The BigBlueButton server will lower the bandwidth to a user if their bandwidth is insufficient to receive all stream. For example, in the scenario above where there are 5 students in a session, each sharing a webcam, if 4 students have sufficient bandwidth to receive all incoming webcam streams, their clients will show roughly the same quality of video. If one of the students is on a lower bandwidth, then they will get less frequent updates on the video streams and may get lower quality of audio. The user who is on lower bandwidth does not affect the streaming to other users.
What are the minimum bandwidth requirements for a user
For viewers (students), we recommend users have (at least) 0.5 Mbits/sec – which is 500 Kbits/sec – upstream bandwidth, and (at least) 1 Mbits/sec download bandwidth. The upstream bandwidth is the amount of bandwidth their computer has available to transmit data to the BigBlueButton server.
These are not hard and fast numbers, as it depends on the activity of the viewer. If the viewer is not broadcasting any webcam, the amount of upstream bandwidth used would be less than 0.5 Mbits/sec.
A good way for users to check their bandwidth is to visit speedtest.net. The results from speedtest.net give the user’s actual bandwidth. This actual number is important because a user may report that their ISP provides them 0.5 Mbits/sec upstream bandwidth; however, speedtest.net may report an actual number that is much lower. The difference may be throttling by the ISP and background activity on their computer (such as background downloads, file sharing clients, etc).
For presenters, we recommend as much upstream bandwidth as possible. For example, if the presenter shares their desktop, then BigBlueButton’s desktop sharing will attempt to publish their desktop updates as quickly as possible to the server.
Is wired connection better than wireless
Yes. A user may have very good experience with wireless internet, but if others hear their audio as broken or choppy, that user can either move closer to the wireless base station, try a different wireless network, or (best) connect directly to a wired connection.
Using public WiFi is not always best. It may be OK for surfing the web, but the latency and packet loss might be insufficient for real-time transmission of audio or video.
What are the minimum requirements for the BigBlueButton client
For bandwidth, we recommend 1Mbits download and 0.5 Mbits upload speed. Users can test their actual bandwidth using speedtest.net.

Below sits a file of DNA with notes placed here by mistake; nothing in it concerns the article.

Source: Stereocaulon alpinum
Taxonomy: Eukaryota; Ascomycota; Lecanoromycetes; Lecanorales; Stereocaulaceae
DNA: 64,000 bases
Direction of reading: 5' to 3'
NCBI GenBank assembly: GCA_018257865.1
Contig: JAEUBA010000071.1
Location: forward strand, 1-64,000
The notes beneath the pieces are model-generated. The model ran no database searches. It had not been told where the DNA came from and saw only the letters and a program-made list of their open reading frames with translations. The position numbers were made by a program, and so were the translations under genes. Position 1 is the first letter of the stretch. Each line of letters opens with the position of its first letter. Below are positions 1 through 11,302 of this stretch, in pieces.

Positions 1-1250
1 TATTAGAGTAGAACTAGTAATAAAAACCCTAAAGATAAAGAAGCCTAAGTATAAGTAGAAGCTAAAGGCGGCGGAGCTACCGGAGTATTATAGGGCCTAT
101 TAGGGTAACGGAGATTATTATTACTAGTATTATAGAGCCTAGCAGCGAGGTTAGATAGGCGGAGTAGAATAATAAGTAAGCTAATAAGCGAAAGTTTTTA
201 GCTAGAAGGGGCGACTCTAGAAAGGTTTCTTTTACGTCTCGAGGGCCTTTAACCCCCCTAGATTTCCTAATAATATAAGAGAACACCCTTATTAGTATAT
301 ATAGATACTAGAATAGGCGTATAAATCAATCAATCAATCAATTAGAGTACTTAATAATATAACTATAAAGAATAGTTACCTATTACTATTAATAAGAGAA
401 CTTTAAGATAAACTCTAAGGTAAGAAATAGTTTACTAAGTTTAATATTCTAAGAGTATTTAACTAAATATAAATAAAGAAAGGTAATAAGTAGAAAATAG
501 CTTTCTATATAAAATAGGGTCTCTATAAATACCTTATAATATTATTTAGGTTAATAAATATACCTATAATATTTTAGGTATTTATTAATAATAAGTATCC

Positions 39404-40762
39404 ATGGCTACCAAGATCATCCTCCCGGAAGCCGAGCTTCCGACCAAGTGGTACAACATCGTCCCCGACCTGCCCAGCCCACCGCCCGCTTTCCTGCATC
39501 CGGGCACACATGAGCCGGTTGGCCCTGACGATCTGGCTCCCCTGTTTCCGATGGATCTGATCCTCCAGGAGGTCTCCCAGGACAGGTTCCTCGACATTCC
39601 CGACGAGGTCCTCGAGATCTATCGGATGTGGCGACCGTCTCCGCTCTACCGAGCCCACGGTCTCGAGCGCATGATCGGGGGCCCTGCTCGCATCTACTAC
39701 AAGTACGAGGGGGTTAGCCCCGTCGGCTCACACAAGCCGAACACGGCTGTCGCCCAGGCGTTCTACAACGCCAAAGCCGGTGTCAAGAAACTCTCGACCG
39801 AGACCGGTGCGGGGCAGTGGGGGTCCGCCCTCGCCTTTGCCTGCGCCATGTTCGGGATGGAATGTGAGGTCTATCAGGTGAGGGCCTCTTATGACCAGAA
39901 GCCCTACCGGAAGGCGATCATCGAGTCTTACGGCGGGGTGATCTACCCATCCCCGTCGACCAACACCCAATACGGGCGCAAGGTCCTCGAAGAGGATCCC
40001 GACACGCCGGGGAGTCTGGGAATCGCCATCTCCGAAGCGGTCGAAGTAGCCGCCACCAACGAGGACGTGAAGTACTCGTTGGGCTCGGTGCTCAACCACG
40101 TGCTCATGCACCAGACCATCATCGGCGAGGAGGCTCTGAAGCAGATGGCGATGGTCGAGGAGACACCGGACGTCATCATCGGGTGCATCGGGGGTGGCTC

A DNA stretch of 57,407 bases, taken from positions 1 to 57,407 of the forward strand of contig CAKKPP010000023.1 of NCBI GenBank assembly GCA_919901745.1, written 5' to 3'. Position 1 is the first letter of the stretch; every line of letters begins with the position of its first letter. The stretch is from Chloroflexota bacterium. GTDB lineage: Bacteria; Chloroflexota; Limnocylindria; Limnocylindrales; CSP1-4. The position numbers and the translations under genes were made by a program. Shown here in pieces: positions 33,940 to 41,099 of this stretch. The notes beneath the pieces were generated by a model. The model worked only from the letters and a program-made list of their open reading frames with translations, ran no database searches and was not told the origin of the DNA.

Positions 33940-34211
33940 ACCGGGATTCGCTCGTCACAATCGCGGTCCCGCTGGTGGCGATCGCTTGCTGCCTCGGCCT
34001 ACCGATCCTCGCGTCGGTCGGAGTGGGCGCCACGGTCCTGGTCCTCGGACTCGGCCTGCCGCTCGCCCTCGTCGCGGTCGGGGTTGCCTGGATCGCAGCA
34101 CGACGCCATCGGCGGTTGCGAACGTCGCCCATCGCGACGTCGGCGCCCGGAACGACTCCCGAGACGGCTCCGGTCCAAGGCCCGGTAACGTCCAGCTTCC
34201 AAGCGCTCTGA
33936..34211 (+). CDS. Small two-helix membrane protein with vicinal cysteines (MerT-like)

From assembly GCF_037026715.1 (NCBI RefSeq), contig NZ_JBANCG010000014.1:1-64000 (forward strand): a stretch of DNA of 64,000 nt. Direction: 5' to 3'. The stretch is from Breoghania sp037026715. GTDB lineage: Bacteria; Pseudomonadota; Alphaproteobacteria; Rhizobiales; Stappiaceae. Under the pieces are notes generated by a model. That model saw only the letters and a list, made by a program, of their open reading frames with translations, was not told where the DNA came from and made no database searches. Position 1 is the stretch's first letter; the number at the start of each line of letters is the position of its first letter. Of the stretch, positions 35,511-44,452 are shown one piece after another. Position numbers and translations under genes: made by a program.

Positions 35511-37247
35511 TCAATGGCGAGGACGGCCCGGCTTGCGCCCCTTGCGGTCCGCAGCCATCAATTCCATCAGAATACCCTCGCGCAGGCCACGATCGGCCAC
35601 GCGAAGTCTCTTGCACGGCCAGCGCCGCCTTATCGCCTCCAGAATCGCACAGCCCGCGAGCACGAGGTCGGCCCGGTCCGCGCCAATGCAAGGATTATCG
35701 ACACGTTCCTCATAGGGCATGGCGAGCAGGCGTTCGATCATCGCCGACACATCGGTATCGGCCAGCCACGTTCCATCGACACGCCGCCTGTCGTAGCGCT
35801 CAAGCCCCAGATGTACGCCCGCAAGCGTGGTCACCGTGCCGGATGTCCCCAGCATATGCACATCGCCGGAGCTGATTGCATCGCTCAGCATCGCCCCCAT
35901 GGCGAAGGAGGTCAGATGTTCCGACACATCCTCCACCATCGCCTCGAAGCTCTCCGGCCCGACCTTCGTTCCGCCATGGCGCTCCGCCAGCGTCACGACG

For hardware, we recommend a dual-core CPU with at least 2G of memory. We recommend any operating system capable of running the latest versions of Google Chrome and Mozilla FireFox.
For browser, we recommend running either FireFox, Chrome, or the latest Edge (which is based on Chromium). Why? These browsers provide excellent support for web real-time communications (WebRTC). On Mac OS X, the latest Safari will work as well, but FireFox and Chrome will deliver better audio in lower bandwidth conditions.
In short, if the user is having any problems (such as audio is garbled or they are periodically getting disconnected), we recommend trying either FireFox or Chrome. If the problems persist, it’s likely an issue with their network. BigBlueButton will give them notifications to help troubleshoot.
How many simultaneous users can BigBlueButton support
As a rule of thumb, if your BigBlueButton server meets the minimum requirements, the server should be able to support 150 simultaneous users, such as 3 simultaneous sessions of 50 users, 6 x 25, etc. More concurrent users can be supported by using better servers and/or by using load balancers for clusters of BigBlueButton servers.
As of BigBlueButton 2.4, we recommend no single sessions exceed one hundred and fifty users (150) users.
Members of our community periodically host stress tests for BigBlueButton, which gives others a data point on what a particular server was able to handle. Take any stress test with a grain of salt. There are many variables at play:
- Server: CPU memory, disk space, and bandwidth